The people of the region who were organizing to fight WTI renewed my faith in me and in humanity. I felt the power of true grassroots efforts, based on selflessness and goodwill rather than ego and money. As corny as it may sound, I realized people do exist who make decisions based purely on love for others. On the flip side, I saw first-hand the blinding effect of greed and power.

From the Ohio River Valley, I moved to D.C. to help manage Greenpeace’s Toxics Campaign. I thought I was going to be a D.C. regular, until Greenpeace’s Oceans Campaign approached me with an intriguing idea that involved importing the community-organizing and grassroots work of the Toxics Campaign to the Oceans Campaign. In short, Greenpeace wanted me to do what no other environmental group had done before: move into a fishing community, identify common ground with ecologically minded fishermen, and organize a movement that would get us to our shared goals. I packed my bags and, sight unseen, moved to Gloucester, Mass., the oldest settled fishing port in the lower 48.

Eleven years have passed since the day the U-Haul pulled into this driveway, and I haven’t looked back once. After leaving Greenpeace in 2001, I decided to stay and continue working with the fishing community.

How many emails are currently in your inbox?

1,062.

Who’s the biggest pain in the ass you have to deal with?

The political arms of the public agencies — whether it’s the U.S. EPA or the National Marine Fisheries Service — are wreaking havoc on the very areas they are tasked to protect.

Who’s nicer than you would expect?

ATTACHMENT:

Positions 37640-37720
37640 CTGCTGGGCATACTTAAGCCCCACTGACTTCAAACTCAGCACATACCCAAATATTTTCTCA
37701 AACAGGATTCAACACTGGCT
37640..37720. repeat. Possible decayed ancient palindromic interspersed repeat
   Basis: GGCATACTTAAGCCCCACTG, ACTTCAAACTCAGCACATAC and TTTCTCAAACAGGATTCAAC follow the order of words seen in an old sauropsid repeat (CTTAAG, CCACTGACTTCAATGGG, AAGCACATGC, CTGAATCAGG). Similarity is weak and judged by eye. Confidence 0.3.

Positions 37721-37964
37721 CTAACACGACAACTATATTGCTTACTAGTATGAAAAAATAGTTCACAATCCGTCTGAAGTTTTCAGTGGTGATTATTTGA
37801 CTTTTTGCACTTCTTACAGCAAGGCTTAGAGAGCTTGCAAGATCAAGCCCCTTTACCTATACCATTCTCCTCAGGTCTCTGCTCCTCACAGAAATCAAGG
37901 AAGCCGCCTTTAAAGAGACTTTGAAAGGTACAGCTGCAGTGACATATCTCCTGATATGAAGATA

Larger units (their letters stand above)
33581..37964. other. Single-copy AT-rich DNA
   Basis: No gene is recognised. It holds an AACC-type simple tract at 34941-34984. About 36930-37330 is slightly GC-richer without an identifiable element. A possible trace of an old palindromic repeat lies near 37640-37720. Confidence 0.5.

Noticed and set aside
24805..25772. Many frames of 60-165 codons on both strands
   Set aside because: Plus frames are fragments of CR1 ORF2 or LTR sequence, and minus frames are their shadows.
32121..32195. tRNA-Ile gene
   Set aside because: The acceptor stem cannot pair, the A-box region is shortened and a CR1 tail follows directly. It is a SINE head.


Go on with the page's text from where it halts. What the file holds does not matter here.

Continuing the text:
Fishermen! I didn’t know what to expect when I first agreed to work with fishing communities. But I quickly realized that as long as I was true to my beliefs and consistent in my statements, I had nothing to worry about. Today, many of my friends and neighbors are fishermen. Many of them have risked a lot to defend the positions I’ve advocated over the years.

Of course, there are fishermen who’d rather see me dead than here — and they’ve told me that to my face. Early in this work, I used to get a lot of threats. The only time I thought someone was about to follow through on their threat was at a December 2000 North Pacific Fishery Management Council in Alaska when I really thought I was going to be punched by a fisherman who was yelling at me in front of everyone. His fist was so close to my face that I thought, “This time I’m actually going to get hit.” All I could think the whole time was, “You are a tree … even if he hits you, he can’t knock you down.” Then I saw a big ring on his hand and thought, “This could hurt … but you are a tree …”